Research also indicates that ADHD’s associated with a higher rate of infidelity. One study delved into this a little and found that “relational alternatives” were of “greater interest” when adults’ inattentive symptoms were high (see here). (This same study found that when either inattentive or hyperactive-impulsive symptoms were high, adults showed “less constructive responses” to a partner’s “bad behavior.”)
There’s more, but the picture painted is that relationships are harder. Namely, harder to sustain (versus start).
So does this mean couple therapy early on? Probably a good idea.
But choose carefully.
Some couple therapies depend on out-of-session assignments, and this could be a set up for failure.
Fights might become about who does the homework and how much of it.
Some couple therapies, however, focus on experiencing useful ways of relating during the session. When my group members ask me about couple therapy, this is the kind that I suggest. One of these is Psychobiological Approach to Couple Therapy (PACT).
There’s no research-tested ADHD-specific couple therapy of which I am aware. Instead, there are therapists who understand ADHD and offer couple therapy/counseling.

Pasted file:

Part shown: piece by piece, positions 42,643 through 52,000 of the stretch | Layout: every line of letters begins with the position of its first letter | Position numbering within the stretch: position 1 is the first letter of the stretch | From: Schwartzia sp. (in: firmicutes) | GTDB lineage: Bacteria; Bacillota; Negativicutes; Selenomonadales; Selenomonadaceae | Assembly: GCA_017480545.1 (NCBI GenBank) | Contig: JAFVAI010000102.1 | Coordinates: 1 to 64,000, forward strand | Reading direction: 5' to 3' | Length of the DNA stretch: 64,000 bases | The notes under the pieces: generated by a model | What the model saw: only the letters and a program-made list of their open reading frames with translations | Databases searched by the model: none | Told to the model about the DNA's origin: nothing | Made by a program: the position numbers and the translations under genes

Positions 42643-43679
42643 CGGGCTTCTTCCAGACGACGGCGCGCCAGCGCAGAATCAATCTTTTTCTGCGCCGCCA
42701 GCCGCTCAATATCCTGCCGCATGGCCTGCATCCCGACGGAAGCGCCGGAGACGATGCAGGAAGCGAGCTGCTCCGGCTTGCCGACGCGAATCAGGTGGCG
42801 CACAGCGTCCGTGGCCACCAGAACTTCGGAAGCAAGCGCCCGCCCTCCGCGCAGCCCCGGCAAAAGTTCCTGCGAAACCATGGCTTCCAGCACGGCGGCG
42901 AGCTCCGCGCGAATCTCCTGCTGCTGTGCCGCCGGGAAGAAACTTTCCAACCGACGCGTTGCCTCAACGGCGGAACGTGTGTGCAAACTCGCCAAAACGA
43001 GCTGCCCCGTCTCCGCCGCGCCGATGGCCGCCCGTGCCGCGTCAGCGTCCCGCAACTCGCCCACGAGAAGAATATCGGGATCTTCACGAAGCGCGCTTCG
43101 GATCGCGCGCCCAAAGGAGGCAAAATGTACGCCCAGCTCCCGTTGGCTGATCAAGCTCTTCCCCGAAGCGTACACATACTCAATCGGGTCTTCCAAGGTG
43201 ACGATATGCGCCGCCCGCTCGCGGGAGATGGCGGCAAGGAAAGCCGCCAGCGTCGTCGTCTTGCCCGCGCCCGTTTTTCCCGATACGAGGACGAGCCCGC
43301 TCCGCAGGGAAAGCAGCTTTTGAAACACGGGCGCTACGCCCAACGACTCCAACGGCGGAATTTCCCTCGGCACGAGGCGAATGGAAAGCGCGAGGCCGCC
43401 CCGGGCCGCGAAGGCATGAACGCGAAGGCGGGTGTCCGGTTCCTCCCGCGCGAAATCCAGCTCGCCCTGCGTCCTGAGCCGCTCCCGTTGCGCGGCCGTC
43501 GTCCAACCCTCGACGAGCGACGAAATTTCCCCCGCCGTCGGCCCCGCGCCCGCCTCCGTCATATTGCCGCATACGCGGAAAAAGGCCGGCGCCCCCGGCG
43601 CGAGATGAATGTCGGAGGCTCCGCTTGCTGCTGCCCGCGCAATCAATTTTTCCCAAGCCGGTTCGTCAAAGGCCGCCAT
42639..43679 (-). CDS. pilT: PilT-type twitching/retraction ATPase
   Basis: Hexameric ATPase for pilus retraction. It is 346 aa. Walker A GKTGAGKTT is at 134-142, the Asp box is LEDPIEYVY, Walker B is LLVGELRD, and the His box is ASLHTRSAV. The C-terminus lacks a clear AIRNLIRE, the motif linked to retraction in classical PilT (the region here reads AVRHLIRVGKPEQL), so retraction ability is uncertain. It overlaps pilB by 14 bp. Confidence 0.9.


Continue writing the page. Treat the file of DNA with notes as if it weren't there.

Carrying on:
One of these is Melissa Orlov, the author of The ADHD Effect on Marriage. Her book describes common patterns of relating between partners when only one has ADHD, and she offers couple counseling through her website (here).
Whatever you choose, I wish you happiness.
A short supply of self-restraint and other characteristics of ADHD can hurt relationships. Social skills training is one of the interventions used to prevent relationship damage and increase relationship repair. But does it work?
The results of a fresh-off-the-presses study on social skills training support Russell Barkley’s argument (Understanding ADHD) that skills presented and practiced away from real-life situations at the moment of trouble (e.g., as one is about to curse someone out) may be of little value.
Social skills training had “limited efficacy” according to Canadian researchers reviewing social skills training for kids and teens with ADHD (study here). Nonetheless, they identified “two promising” ways to increase its usefulness. First, offer “increased reinforcement and reminders of appropriate social behavior at the point of performance to youth with ADHD (e.g., in vivo, in real life peer situations as opposed to in the clinic).” Second, encourage “peers to be more socially accepting and inclusive of youth with ADHD.”
In other words, go to the youths’ environments to work on what’s happening there (looking at both their actions and the actions of others toward them).
Maybe some day, we’ll send kids to mental health clinics less often and start going to them, where the action is. And where science suggests we need to be.